“Its cost me a job and my relationship with my partner. He is stuck in WA and I am stuck in Victoria. Neither of us can return to our respective states.” 

“It has affected my mental health greatly. My kids haven’t been able to see their father in months and not knowing when we will see him is too much to handle.” 

“It hasn’t affected me in the respect of jobs, as I was lucky enough to continue working and to still have some work. It is more so having to struggle with it just being my Dad and I in Perth, without the rest of my five siblings and my mother. It has been infinitely hard, especially with my grandmother being sick and diagnosed with lung cancer, so it has been hard for my family to be apart during this time.” 

“Its cost my relationship and now I might lose everything. It has destroyed my life.” 

“Why should my wife, who has a career and small business, be forced to move interstate when we live in SA — another Covid-free state? My three-year-old has friends and the support of both of our extended families. I was able to return one time since March. Quarantining, having to take annual leave to sit in a room of your own without your family, is tough mentally. R&R stuck without my family is heartbreaking. I miss them so much. I feel that it is all politics now and I am desperate to see my family.”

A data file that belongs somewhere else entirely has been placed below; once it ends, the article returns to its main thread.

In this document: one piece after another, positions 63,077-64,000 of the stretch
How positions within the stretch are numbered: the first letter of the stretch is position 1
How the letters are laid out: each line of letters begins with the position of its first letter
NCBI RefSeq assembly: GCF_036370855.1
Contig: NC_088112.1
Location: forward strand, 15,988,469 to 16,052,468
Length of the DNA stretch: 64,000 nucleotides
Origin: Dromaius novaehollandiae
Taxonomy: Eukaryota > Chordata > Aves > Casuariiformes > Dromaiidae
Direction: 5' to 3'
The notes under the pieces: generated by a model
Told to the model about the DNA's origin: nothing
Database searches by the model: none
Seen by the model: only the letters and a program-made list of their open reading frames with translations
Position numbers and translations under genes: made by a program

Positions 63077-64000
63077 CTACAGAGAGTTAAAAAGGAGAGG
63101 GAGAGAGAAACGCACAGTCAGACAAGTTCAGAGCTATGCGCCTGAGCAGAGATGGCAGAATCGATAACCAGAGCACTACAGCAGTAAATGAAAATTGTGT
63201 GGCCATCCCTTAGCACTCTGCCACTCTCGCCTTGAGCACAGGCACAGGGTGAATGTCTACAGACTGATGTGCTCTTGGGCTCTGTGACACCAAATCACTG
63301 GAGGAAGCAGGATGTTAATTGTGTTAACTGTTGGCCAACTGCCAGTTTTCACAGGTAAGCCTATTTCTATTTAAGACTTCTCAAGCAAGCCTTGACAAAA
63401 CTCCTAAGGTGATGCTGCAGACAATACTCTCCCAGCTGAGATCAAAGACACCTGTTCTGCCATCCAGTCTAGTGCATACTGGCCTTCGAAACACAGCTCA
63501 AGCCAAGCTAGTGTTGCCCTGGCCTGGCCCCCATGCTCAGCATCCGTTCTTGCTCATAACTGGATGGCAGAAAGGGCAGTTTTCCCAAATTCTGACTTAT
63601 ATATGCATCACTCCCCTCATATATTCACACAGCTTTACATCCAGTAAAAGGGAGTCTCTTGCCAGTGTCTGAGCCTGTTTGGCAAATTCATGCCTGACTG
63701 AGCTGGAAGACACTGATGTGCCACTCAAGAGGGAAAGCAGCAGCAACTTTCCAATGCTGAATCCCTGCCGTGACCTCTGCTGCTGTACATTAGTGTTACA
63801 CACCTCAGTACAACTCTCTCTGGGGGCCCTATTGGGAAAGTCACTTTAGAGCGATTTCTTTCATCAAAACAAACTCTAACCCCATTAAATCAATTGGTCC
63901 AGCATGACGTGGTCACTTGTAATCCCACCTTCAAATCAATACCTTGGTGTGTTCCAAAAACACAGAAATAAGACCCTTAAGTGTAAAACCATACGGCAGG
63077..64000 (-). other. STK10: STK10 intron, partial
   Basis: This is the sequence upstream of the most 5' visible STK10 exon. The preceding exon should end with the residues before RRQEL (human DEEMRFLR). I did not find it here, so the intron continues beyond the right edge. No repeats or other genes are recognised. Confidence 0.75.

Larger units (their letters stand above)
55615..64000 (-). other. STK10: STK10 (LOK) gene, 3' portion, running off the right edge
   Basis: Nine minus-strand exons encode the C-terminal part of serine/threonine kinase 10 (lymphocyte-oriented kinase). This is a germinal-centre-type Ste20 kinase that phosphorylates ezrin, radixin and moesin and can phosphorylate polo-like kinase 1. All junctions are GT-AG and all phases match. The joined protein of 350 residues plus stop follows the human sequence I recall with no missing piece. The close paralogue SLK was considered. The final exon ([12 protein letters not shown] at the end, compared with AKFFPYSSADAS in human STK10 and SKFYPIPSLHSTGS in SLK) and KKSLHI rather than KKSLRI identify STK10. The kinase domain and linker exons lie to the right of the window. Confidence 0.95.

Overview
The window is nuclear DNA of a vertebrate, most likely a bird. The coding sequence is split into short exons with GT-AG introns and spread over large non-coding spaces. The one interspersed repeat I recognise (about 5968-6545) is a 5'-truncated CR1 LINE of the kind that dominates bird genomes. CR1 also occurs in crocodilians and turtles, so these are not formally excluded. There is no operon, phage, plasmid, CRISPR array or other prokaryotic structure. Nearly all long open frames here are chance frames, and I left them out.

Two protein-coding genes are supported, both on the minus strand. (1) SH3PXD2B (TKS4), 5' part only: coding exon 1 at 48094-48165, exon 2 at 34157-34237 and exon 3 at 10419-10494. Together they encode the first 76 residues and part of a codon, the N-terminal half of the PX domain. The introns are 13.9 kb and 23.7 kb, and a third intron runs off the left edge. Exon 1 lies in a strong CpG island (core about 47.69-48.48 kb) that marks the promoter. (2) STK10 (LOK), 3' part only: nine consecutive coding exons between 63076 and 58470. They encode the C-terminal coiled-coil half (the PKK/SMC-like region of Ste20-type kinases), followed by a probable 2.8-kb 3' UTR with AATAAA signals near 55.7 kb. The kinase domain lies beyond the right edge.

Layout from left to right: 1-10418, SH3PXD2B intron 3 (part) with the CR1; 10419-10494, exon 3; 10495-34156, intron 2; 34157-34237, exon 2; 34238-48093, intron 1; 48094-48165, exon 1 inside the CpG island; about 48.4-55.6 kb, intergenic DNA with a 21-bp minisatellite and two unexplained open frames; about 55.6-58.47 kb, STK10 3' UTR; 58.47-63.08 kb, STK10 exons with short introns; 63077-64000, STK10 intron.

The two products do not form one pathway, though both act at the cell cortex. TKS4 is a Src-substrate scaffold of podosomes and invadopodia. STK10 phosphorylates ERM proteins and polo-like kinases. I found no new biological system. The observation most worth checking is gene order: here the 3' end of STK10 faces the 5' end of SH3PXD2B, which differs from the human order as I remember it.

It’s time for family reunions and industry-wide understanding 

The above comments are representative of the many comments we received.  

Clearly, although the hard border allowed the mining industry to continue to operate and wider WA society to continue to function at something like normality, the policy has had a terrible effect on some people’s lives. 

The mining industry, where many people work in a different state from their normal home, and where employees already spend long periods away from their families, seems to have been particularly affected.  

The lifting of the hard border last week, after 222 days in place, will mean some people can get home to see their families — and, in at least one case, hold their newborn baby for the first time.  

Many respondents mentioned the terrible effects of the hard border on their mental health. Hopefully, being able to see family again will help these people find their balance once more 

But the message to the leadership in our industry must be one of understanding — the people who work for us have been through a lot these past 222 days, even more so than the already heavy demands FIFO life can take on employees and their families in normal times.  

We all have a role to play in making sure everyone who works for us feels supported and gets to spend some time with their families. After an extraordinary and tough year, surely that’s in everyone’s best interests. 

If you are looking for deep insights into the mining markets and would like MPi to conduct some targeted industry research on your behalf, then please email us. 

Dan Hatch
Mining People International